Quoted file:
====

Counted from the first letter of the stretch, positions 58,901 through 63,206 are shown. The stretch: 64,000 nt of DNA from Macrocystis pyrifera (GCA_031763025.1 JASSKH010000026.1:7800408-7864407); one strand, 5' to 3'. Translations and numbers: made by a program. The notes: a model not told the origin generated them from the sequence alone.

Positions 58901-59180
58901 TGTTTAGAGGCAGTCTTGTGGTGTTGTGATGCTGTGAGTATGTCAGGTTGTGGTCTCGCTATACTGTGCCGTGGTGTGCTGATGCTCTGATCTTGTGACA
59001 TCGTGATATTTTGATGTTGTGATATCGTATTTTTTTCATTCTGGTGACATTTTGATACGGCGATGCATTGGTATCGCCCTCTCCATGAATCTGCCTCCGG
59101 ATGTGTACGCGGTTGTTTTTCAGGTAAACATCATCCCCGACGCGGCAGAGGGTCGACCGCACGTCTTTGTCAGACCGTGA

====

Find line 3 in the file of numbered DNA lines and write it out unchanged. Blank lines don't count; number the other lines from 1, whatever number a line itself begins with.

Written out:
58901 TGTTTAGAGGCAGTCTTGTGGTGTTGTGATGCTGTGAGTATGTCAGGTTGTGGTCTCGCTATACTGTGCCGTGGTGTGCTGATGCTCTGATCTTGTGACA